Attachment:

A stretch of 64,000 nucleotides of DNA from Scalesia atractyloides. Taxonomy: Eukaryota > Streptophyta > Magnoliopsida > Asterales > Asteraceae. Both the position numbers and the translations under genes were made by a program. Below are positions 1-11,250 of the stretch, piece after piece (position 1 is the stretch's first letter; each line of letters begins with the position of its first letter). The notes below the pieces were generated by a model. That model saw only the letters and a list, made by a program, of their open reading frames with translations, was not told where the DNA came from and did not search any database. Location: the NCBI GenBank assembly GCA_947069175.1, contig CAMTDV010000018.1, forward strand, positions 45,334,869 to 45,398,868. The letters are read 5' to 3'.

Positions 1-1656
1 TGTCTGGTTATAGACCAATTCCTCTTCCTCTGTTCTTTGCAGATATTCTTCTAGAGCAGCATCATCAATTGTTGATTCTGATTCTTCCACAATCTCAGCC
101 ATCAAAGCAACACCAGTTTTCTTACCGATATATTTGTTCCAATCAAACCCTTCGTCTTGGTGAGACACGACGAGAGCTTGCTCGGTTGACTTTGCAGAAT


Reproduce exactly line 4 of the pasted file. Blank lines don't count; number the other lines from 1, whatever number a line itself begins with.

101 ATCAAAGCAACACCAGTTTTCTTACCGATATATTTGTTCCAATCAAACCCTTCGTCTTGGTGAGACACGACGAGAGCTTGCTCGGTTGACTTTGCAGAAT